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Mobile Privacy Disclosures: Building Trust Through Transparency

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Citation Edit

FTC Staff Report, Mobile Privacy Disclosures: Building Trust Through Transparency (Feb. 2013) (full-text).

Overview Edit

Mobile Privacy

This staff report providing recommendations for best practices on mobile privacy disclosures. First, the report reviews the benefits and privacy risks of mobile technologies. Second, it discusses the FTC's efforts to address mobile privacy, as well as its research on disclosure issues generally. It then summarizes general themes raised by panel participants. Finally, it sets forth recommendations for best practices to key commercial players involved in the mobile arena — platforms,[1] app developers, third parties such as ad networks and analytics companies, and trade associations. The recommendations are intended to promote more effective privacy disclosures.

Privacy Challenges Edit

Mobile technology presents unique privacy challenges. First, more than other types of technology, mobile devices are typically personal to an individual, almost always on, and with the user. This can facilitate unprecedented amounts of data collection. The data collected can reveal sensitive information, such as communications with contacts, search queries about health conditions, political interests, and other affiliations, as well as other highly personal information. This data also may be shared with third parties, for example, to send consumers behaviorally targeted advertisements.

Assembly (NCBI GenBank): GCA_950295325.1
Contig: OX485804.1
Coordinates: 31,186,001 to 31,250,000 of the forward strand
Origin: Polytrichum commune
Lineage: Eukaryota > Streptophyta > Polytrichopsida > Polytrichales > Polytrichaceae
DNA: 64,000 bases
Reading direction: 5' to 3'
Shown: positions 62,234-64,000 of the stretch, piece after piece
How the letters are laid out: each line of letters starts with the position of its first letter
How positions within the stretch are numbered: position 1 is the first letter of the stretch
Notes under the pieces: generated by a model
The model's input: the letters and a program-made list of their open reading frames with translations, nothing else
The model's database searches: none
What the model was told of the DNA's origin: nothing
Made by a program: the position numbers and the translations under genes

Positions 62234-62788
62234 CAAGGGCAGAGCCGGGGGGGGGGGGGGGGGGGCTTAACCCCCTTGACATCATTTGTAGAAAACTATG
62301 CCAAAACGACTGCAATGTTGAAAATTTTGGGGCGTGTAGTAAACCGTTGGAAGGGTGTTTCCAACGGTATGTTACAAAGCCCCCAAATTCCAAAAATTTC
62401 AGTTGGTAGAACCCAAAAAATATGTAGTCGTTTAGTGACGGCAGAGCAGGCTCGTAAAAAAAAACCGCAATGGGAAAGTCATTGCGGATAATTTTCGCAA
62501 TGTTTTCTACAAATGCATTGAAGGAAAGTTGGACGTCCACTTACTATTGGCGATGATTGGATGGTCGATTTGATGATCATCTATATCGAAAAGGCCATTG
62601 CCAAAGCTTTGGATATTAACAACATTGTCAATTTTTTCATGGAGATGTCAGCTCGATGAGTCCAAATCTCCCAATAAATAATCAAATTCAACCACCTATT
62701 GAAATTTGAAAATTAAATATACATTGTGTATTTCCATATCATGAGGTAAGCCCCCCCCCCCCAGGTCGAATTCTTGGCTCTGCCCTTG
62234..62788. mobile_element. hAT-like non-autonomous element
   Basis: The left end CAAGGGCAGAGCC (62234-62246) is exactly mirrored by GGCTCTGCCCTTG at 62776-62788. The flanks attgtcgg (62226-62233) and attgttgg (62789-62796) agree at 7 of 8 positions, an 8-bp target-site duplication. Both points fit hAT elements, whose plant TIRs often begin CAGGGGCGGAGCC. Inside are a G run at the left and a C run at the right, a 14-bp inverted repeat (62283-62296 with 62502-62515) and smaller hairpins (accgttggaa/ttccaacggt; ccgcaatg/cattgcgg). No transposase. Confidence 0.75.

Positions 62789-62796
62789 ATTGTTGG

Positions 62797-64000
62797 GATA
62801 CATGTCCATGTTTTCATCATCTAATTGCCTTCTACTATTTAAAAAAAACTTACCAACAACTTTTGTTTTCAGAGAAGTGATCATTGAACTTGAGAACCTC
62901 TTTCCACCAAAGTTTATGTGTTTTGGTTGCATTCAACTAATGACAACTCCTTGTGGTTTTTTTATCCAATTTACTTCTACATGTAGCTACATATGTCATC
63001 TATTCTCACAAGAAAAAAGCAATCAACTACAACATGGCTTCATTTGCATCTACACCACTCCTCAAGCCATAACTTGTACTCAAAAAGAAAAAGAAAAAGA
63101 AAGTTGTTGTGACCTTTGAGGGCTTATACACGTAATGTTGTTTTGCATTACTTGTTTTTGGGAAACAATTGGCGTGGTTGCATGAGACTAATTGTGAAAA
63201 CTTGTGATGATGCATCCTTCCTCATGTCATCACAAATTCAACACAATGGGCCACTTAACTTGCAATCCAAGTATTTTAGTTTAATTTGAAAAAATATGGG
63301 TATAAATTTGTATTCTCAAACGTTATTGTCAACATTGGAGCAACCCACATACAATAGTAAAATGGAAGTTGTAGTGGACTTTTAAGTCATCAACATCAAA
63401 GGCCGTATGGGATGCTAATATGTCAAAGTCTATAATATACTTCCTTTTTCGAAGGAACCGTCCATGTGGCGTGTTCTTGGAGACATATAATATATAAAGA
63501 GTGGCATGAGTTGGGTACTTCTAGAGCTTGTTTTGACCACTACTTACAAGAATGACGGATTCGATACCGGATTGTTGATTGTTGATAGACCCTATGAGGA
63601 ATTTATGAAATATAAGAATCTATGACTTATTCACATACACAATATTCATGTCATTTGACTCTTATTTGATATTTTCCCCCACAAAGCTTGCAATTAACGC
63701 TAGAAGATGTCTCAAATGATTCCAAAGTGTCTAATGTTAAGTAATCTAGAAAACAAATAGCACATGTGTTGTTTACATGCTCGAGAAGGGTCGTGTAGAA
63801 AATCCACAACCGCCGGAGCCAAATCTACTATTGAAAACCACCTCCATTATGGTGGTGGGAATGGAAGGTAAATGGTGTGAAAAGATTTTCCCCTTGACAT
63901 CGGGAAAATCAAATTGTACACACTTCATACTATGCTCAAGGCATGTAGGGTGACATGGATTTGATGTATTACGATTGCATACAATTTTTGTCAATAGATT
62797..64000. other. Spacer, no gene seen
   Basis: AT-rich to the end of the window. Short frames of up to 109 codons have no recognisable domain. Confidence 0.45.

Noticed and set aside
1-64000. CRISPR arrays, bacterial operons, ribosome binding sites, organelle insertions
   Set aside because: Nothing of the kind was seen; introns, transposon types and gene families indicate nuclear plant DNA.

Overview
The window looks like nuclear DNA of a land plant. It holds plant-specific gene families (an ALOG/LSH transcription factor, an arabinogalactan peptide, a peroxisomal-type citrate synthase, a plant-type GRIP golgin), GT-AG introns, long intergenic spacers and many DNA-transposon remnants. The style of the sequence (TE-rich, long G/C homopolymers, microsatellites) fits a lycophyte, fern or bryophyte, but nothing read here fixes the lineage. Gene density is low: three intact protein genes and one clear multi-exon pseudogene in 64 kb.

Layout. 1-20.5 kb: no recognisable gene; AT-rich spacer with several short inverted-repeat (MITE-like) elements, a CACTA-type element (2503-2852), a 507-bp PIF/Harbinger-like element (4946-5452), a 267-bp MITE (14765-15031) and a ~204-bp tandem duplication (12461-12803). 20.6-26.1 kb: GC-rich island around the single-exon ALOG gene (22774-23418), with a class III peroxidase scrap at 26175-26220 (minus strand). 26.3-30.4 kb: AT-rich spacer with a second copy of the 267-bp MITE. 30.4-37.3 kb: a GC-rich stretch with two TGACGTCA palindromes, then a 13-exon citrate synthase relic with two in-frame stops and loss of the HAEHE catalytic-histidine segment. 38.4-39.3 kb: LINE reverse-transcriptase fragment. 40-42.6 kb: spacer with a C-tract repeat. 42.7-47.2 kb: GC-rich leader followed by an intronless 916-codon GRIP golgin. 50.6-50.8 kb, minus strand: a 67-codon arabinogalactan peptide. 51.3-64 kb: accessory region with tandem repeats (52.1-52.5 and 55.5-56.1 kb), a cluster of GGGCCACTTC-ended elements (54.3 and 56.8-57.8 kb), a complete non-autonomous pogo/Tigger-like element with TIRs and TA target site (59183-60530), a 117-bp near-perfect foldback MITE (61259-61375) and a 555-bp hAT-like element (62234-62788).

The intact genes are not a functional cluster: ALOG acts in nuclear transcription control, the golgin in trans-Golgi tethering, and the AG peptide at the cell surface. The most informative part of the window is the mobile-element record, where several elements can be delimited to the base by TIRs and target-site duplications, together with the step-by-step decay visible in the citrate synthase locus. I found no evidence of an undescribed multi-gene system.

Second, in the complicated mobile ecosystem, a single mobile device can facilitate data collection and sharing among many entities, including wireless providers, mobile operating system providers, handset manufacturers, application developers, analytics companies, and advertisers to a degree unprecedented in the desktop environment.

Third, mobile devices can reveal precise information about a user's location that could be used to build detailed profiles of consumer movements over time and in ways not anticipated by consumers. Indeed, companies can use a mobile device to collect data over time and "reveal[] the habits and patterns that mark the distinction between a day in the life and a way of life."[2] Even if a company does not intend to use data in this way, if the data falls in the wrong hands, the data can be misused and subject consumers to harms such as stalking or identity theft.

Finally, with many devices possessing screens of just a few inches, there are practical challenges in terms of how critical information — such as data collection, sharing of information, and use of geolocation data — is conveyed to consumers.

References Edit

  1. In this report, the term "platform" refers to mobile operating systems, such as Apple's iOS, Google's Android, RIM's BlackBerry OS, and Microsoft's Windows Phone, along with the app stores they offer, such as the Apple App Store, Google Play, BlackBerry App World, and Microsoft's Windows Store.
  2. Mobile Device Location Data: Additional Federal Actions Could Held Protect Consumer Privacy.

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